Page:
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quarta-feira, 29 de abril de 2015

Chocolate tasting

Today I went to a chocolate tasting event organized by VAAUW, a non-profit civil association in Venezuela that provides scholarships and educational reinforcement to low income young people and children.

The event was presented by Mr Jorge Redmond, President of El Rey Chocolatiers.

Chocolate trees and pods in Chuao, Venezuela

The fruit of the cacao tree is a pod that comes in various colours depending on genetics and the degree of ripeness—green, yellow, orange, red, purple or maroon.

Today I learned there are three different types of cacao:

  • Criollo: Called the prince of cacaos, Criollo is a rare bean grown mainly in Central America and the Caribbean. Its pod is soft and thin and light-colored. Only a small percent of the world's cocoa comes from this fragrant bean.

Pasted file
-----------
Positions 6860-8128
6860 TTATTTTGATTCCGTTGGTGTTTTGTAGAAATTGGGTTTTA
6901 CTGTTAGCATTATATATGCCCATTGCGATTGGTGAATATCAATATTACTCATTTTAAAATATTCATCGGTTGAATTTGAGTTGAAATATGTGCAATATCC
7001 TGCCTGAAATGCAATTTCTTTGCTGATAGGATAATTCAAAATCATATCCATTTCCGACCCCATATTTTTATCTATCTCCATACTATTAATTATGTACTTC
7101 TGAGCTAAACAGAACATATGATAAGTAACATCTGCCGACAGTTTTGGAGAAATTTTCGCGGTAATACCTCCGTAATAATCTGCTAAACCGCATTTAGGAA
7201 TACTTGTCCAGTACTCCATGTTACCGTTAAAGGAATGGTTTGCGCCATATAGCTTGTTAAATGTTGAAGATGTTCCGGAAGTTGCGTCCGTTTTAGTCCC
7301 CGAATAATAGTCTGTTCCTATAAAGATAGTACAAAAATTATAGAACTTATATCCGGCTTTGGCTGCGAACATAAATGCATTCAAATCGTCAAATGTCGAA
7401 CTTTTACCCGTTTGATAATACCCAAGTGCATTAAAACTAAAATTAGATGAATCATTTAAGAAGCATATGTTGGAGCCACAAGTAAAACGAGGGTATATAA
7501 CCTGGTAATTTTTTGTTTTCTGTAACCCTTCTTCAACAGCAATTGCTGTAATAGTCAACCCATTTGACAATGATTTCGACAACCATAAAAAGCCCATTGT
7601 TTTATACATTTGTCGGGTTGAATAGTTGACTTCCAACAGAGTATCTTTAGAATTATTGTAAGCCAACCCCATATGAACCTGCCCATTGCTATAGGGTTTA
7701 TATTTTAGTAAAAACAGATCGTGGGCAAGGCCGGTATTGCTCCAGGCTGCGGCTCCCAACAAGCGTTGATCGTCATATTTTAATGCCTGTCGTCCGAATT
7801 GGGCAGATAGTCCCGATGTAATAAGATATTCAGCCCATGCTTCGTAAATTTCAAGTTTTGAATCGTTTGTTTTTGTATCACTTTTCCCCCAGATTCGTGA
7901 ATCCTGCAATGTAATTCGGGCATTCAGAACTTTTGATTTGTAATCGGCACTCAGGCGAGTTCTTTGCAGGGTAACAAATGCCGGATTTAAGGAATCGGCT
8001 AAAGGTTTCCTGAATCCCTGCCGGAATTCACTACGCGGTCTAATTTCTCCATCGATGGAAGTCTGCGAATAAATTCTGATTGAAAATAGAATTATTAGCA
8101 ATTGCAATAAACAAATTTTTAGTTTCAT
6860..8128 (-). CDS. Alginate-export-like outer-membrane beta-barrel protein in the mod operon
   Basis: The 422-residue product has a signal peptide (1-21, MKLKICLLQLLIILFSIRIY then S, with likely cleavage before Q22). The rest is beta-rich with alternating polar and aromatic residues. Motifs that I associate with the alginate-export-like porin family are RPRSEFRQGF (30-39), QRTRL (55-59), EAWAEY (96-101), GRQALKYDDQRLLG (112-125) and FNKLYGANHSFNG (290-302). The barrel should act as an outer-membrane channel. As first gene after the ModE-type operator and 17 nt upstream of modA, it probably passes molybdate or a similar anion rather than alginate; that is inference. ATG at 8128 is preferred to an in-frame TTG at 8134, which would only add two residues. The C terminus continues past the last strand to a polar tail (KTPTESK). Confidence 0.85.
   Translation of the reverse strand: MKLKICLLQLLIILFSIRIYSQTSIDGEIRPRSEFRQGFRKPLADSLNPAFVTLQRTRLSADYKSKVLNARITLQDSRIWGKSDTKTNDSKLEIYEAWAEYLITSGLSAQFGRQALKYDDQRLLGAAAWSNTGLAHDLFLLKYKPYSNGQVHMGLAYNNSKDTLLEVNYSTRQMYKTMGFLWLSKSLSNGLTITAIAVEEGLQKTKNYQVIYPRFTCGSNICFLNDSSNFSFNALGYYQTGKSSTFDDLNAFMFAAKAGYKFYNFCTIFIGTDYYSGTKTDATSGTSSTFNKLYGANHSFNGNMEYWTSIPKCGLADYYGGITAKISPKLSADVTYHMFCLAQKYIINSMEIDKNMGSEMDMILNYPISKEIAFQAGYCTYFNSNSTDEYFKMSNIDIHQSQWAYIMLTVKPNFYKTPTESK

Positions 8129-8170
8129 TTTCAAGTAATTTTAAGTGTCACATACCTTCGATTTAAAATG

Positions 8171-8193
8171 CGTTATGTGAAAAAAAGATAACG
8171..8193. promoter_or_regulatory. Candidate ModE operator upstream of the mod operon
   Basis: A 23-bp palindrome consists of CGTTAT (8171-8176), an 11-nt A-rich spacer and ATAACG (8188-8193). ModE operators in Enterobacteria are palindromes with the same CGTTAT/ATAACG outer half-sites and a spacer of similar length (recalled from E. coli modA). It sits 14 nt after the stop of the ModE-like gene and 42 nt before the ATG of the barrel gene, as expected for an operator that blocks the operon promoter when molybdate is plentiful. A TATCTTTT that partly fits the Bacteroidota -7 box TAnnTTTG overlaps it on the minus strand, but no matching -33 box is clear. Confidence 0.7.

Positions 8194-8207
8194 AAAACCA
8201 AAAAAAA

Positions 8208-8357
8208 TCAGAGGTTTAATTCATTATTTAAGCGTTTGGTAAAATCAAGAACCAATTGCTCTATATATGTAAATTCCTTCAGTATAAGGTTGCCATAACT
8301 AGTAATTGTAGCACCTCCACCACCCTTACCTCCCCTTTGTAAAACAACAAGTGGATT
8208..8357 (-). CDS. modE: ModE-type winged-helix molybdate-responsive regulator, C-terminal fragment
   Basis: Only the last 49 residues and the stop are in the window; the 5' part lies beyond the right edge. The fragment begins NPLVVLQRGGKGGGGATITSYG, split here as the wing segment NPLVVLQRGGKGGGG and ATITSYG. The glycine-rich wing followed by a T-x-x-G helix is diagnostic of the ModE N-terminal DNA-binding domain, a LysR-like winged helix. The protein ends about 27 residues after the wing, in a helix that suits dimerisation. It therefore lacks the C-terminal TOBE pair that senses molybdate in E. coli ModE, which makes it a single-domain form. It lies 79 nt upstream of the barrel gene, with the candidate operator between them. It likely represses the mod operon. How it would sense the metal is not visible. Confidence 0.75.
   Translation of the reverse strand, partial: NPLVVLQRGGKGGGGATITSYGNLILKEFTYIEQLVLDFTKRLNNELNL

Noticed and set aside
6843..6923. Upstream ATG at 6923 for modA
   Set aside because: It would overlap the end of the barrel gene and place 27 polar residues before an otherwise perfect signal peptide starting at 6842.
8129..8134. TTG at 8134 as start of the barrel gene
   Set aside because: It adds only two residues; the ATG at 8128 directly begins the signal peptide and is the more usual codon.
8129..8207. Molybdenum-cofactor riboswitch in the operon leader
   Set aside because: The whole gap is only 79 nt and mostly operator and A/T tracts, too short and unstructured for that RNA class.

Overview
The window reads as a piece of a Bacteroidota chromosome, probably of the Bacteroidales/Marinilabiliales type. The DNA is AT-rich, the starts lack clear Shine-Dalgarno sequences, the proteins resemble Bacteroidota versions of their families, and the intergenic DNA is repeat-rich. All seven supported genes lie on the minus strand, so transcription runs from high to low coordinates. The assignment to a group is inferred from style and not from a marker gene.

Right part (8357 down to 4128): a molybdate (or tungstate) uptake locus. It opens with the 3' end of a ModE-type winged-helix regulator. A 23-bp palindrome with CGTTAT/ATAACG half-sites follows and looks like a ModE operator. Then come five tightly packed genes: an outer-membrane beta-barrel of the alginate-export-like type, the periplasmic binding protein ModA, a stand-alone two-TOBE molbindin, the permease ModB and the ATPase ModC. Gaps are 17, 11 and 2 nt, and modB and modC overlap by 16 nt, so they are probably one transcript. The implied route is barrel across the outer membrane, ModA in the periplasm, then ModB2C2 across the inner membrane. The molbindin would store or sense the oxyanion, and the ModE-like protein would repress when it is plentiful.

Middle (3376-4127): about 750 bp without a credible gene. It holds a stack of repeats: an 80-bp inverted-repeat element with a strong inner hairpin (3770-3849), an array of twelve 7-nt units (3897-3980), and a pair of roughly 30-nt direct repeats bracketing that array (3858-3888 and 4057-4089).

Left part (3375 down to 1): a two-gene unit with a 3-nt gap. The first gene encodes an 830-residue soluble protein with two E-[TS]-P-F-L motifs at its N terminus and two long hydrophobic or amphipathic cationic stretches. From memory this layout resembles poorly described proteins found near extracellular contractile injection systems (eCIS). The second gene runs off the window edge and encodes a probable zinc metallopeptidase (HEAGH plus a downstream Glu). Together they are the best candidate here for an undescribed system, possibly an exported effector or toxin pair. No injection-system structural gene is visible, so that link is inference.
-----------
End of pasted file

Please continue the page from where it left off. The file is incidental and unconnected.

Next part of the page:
• Forastero: More commonly found and more productive, Forastero trees have thicker pods and a strong chocolate taste. Most cocoa is of this variety, and it thrives in Brazil and Africa. 
  • Trinitario: This cross of Criollo and Forastero, which originated in Trinidad, is easily cultivated. It has smooth pods and flavourful beans.

These are samples of Venezuelan cacao and chocolate that I always keep at home for baking and tasting.

It is fantastic that doctors say you should eat chocolate (the dark variety, though) every day. These are rules I follow with pleasure.

To be sure my treatment is complete I have even had a beauty treatment recently which included spreading chocolate all over the body.

It is very messy but relaxing.

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